Alex Turner, the Brits and the future of rock

On 19 February, at approximately 10.30pm, the world witnessed on various platforms, national television, live feed, social media or dodgy online stream, Alex Turner officially losing the plot&mdash

On 19 February, at approximately 10.30pm, the world witnessed on various platforms, national television, live feed, social media or dodgy online stream, Alex Turner officially losing the plot—the probable cause being an allergic reaction to toxic fumes emanating from the copious amounts of hair product plastered on his ever-expanding cranium.

The Arctic Monkeys’ fifth album, AM, had just been announced, by the very glamorous Emeli Sande, as Best British Album, and Alex Turner, much to the obvious displeasure of his fellow bandmates, launched into possibly the most ill-advised and awfully choreographed publicity stunt since Janet Jackson’s costume designer had one too many before Super Bowl XXXVIII, and thought she’d make a bit of history.

Bonkers or best awards speech ever?

Now, numerous reasons could have led to Turner’s sudden moment of neuro-combustion, and it’s not in doubt that good intentions were behind the swaggering, slinking primal war cry by the star.

“It will never die,” Turner slurred through his newly acquired Texas twang, which was either be remarking upon his beloved rock music, or alternatively upon bandmate Nick O’Malley’s facial hair, which seems to have taken on rather animalistic qualities. Long gone are the days of the long haired, shy Yorkshire poet, proclaimer of proto-punk scripture and simple everyman.

Instead, we have this slick and sleazy, black-suited spectre, who commits acts of ‘rock ‘n’ roll’ travesty such as flinging microphones to the floor and declaring “you can invoice me for the microphone.”

Thank you Mr Turner, but I’d rather invoice you for the medical fees I incurred when clawing my eyes out, trying to remove the image emblazoned onto the back of my eyelids, of the once humble and mercurial musician, finally laid low by media pandering and industry success.

It’s not so much the words that came forth from the mouth of the sneering, now-LA resident, but the ego-driven persona he adopted. The faux-Elvis stance and the uninterested delivery all conspired to give an impression of a self-obsessed egomaniac, purporting to a self-created stereotype of a rock star as, let’s face it, an arsehole.

Rock and roll is dying: not

That is not what ‘rock ‘n’ roll’ music is about, rock ‘n’ roll is the soul-shattering crunch of the Velvet Underground’s ‘Sister Ray,’ the possessed lunacy of Iggy Pop, the visceral anger and politics of the Sex Pistols. Rock ‘n’ roll tries to convey a very primal feeling or message, not to present an image of slick commercialism or one man’s idea of ‘cool.’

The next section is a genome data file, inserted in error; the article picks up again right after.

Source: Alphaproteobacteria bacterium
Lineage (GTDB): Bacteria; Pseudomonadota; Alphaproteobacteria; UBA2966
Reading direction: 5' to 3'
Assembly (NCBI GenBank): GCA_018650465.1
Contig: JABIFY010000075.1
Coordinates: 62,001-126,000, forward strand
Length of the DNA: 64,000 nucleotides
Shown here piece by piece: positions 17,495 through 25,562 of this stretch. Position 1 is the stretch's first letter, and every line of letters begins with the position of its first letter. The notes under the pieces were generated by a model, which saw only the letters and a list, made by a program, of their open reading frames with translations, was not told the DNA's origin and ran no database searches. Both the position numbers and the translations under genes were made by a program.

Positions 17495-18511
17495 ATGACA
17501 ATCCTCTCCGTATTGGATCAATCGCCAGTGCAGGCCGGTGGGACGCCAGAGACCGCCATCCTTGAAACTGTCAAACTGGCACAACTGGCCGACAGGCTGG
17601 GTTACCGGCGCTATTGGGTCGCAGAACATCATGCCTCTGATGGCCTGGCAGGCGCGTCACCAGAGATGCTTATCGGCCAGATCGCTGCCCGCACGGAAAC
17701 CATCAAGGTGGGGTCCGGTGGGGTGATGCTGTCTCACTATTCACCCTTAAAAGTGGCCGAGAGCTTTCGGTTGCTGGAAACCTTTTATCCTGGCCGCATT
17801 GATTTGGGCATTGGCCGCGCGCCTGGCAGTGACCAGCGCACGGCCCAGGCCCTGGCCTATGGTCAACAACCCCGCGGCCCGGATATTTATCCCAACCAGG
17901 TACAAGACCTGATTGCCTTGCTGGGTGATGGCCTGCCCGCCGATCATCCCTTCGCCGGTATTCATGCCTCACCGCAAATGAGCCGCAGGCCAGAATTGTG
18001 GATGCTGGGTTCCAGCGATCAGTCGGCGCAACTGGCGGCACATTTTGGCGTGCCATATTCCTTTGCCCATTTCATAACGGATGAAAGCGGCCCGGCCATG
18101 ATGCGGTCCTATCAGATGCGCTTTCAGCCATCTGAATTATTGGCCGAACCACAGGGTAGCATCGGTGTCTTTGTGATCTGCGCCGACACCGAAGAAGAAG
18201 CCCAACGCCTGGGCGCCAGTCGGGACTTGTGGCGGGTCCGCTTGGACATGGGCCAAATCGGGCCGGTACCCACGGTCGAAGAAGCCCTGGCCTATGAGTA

Seemingly high as a kite, Turner gave a speech dripping in sarcasm and slathered in copious amounts of drivel, that supposedly addressed a problem that doesn’t exist, that of the decline of rock ‘n’ roll, the musical press’ constant obsession.

Now, it is true that rock ‘n’ roll music, wrongly stereotyped as guitar music, has given way to more accessible forms of popular music currently. But those who lament this development as the ‘death of rock ‘n’ roll’ are simply wrong.

Black Keys drummer Patrick Carney recently declared that “rock and roll is dying,” and a whole host of reasonably important artists followed suit.

Rock ‘n’ roll is not ‘dying.’ It will always exist, and will always remain in the same position it has always been, as a sub-genre and the focus of a small, but important youth sub-culture that tends to drive British culture.

In the sixties it was the mods, the rockers and the hippies, the seventies had the punks, the eighties had rudies and skinheads, the nineties the grunge movement, and the 21st century has had numerous groups such as emos, skaters and currently hipsters.

Each generation reincarnates old music and fashion, and shapes it into something new, this will never end. As for rock ‘n’ roll supposedly going somewhere different from its previous central position on top of the charts, the idea is false.

Throughout British post-war history, there has always existed a brand of pop music, mostly devoid of message, and suitable for all ages from teeny-bopper to our gran, and it has always been the most successful, and topped the charts regularly.

The idea that this is not the case, and bands like Radiohead (never higher than no. 3 in the UK charts) ruled the roost ‘back in the good ol’ day when men were men and women were also men,’ is simply untrue.

Rock ‘n’ roll will always be available to those willing to look for it, even more so now given the explosion of the internet and social media, the music is more in our face then ever!

The NME will of course have you think differently, through its idolisation of Alex Turner, and supposed campaign on the evil forces of bubble gum pop which, let’s face it, is just another way to sell magazines, and hopefully screw more money out of record labels hoping to push their exploited, and for the most part piss-poor artists to the front cover, in the hope of maybe selling a record or two to a mindless and cause-less generation of screen-hoggers.

Alex Turner may have fallen foul of his own enormous image, but don’t you do the same. “Don’t believe the hype.”

What did you think of Turner’s speech? Have your say in the comments section below.

Image: Jason Persse / Flickr